Hosting a dinner party is not for the faint of heart. All the shopping, cleaning, cooking and schmoozing, followed by more cleaning, can suck the verve out of the most enthusiastic party planner.
Then there are people like Jen and Ryan Hidinger, who have 10 strangers over for dinner about twice a month. For them, it’s a labor of love with a specific goal: to create an experience that will make guests come back for more. That way, the Atlanta couple will have an instant following by the time they open a restaurant, if all goes planned, by the end of the year.
Guests tend to leave their home with equally memorable impressions of the convivial atmosphere, which is just as important as the food, said Ryan Hidinger.
“This is how we want people to feel when they’re in our restaurant, like they’re in our home,” said Hidinger, who has been honing his culinary talent for the past decade in restaurants in Indianapolis and Atlanta, currently, as head chef of Muss and Turner's.
“We want it to be a place for people in the neighborhood, simple, unpretentious, casual. A place you come to not just to eat awesome food, but a place to hang out and relax.”
The concept of the intimate, quasi-legal supper club has been around for decades, from Paris to Texas to London, paving the way for secret suppers, pop-up restaurants and the first mass luncheon ever served on New York’s L train.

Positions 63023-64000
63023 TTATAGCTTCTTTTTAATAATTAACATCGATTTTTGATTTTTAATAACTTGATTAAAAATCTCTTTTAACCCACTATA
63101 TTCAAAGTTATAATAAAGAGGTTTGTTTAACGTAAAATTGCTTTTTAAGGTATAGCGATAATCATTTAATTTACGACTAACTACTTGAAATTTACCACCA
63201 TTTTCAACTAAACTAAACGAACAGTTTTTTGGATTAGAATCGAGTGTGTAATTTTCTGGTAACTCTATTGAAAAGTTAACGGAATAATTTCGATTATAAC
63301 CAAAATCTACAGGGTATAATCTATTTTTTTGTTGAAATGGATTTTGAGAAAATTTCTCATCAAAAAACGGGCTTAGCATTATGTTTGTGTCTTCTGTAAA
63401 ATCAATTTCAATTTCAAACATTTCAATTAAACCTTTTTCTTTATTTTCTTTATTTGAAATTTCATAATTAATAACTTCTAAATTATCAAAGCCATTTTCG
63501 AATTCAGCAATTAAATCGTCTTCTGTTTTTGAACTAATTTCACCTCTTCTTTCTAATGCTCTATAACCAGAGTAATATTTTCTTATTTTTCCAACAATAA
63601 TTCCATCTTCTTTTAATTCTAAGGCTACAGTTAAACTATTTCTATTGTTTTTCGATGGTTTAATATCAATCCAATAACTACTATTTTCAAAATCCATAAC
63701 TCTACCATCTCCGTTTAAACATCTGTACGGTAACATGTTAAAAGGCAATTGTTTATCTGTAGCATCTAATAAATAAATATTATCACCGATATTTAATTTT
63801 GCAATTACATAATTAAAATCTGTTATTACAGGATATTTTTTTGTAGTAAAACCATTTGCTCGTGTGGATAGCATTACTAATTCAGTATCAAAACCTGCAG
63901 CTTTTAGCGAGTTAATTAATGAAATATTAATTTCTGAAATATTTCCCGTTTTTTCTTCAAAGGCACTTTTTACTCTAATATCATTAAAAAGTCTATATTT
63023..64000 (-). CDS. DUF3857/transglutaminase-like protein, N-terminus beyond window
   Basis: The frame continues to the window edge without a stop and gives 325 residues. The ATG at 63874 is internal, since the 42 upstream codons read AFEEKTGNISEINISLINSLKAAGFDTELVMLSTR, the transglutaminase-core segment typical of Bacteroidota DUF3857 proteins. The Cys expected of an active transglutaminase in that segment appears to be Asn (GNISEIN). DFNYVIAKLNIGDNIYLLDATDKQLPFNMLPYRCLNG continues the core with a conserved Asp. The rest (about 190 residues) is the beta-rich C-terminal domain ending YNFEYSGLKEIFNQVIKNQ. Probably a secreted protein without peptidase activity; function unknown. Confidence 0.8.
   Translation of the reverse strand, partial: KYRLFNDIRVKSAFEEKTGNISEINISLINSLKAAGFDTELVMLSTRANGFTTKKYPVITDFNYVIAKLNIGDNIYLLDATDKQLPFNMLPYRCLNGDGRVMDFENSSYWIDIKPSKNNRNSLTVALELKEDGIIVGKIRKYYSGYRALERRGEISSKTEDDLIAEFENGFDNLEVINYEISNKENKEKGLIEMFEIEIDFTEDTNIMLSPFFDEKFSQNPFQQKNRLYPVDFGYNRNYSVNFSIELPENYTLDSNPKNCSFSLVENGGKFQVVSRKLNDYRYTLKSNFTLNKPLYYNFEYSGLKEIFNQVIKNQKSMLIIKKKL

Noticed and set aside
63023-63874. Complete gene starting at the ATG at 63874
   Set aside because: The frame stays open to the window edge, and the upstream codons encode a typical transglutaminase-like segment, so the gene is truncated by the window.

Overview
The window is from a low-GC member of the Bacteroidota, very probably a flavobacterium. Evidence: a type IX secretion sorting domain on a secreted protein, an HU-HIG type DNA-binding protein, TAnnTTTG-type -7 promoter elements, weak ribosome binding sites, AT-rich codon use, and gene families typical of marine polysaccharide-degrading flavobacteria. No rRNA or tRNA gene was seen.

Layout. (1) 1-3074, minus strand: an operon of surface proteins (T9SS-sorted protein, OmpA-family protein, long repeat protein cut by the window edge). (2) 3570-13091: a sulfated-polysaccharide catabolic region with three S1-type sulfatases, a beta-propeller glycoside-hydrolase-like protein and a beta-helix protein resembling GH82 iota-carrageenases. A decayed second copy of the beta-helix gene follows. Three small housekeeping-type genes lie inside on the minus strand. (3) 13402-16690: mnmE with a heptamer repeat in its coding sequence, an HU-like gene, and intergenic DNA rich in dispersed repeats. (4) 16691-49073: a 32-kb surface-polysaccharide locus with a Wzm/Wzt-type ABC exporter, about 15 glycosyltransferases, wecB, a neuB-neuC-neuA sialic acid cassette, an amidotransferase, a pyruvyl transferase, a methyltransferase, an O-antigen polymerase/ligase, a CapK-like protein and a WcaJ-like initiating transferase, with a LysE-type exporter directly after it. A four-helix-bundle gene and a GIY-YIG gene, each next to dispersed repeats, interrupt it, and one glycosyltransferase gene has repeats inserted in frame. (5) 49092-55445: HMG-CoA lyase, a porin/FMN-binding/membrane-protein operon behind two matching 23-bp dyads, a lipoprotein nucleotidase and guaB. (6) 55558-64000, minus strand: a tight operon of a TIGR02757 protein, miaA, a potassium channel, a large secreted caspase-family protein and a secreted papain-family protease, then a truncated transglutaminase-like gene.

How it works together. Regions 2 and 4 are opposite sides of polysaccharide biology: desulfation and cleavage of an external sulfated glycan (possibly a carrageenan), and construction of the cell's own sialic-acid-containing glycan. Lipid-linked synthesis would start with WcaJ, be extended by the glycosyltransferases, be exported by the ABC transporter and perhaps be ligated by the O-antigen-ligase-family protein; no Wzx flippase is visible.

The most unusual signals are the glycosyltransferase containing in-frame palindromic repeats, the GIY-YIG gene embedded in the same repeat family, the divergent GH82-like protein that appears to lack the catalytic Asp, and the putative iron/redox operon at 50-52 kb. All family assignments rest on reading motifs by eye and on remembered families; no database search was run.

They rarely evolve into restaurants - especially in an era of tacos trucks and food fairs, with chefs looking to avoid investing in a brick and mortar establishment, said Kate Krader, restaurant editor of Food and Wine magazine
“Opening a restaurant doesn’t seem like end of the yellow brick road anymore,” Krader said. “On the the other hand, when you cook in your home kitchen and you know you’re doing it well and people like it, I can see why someone would want to pursue it.”
If the restaurant landscape isn't what it used to be, it’s creating a fertile climate for alternate means of building buzz - especially for the right concept. Southern-bred chef Sarah Simmons started her City Grit supper club in New York City after identifying a need to educate Yankees on the versatility of grits. The dinners expanded this year beyond her Manhattan apartment to a pop-up restaurant in a defunct Catholic school in Little Italy, with plans to grow into permanent restaurant one day.
There’s also precedent in Atlanta for the Hidingers' growth plans. Asha Gomez and her husband Bobby began welcoming groups of 20 into their home last October for the Spice Route Supper Club. Thanks in part to financial backing from one very pleased guest, they plan to open a restaurant in October.
Named “Cardamom Hill” for one of the dominant spices in Gomez’s cooking, the restaurant will offer her take on cuisine from India’s southern coastal region of Kerala. Rice and coconut are its main staples, along with seafood and - owing to Christian influences in Kerala – beef and pork. Gomez incorporates seasonal vegetables for a modern twist on the flavors of her childhood, a means of “educating” guests on the alternatives to saag paneer and tikka masala, she said.
“The supper club was a great way to test out the market and see if people are interested in regional authentic cuisine,” Gomez said.
Gomez’s intention, like the Hidingers’, to create a “third place” that fosters social interaction, seems to resonate in a city of transplants, where many find common ground in food and drink.
Donald Bernstein, an oncologist from Sandy Springs (a neighborhood located outside the perimeter that delineates in-town from the suburbs), said the unique dining experience was well worth the drive.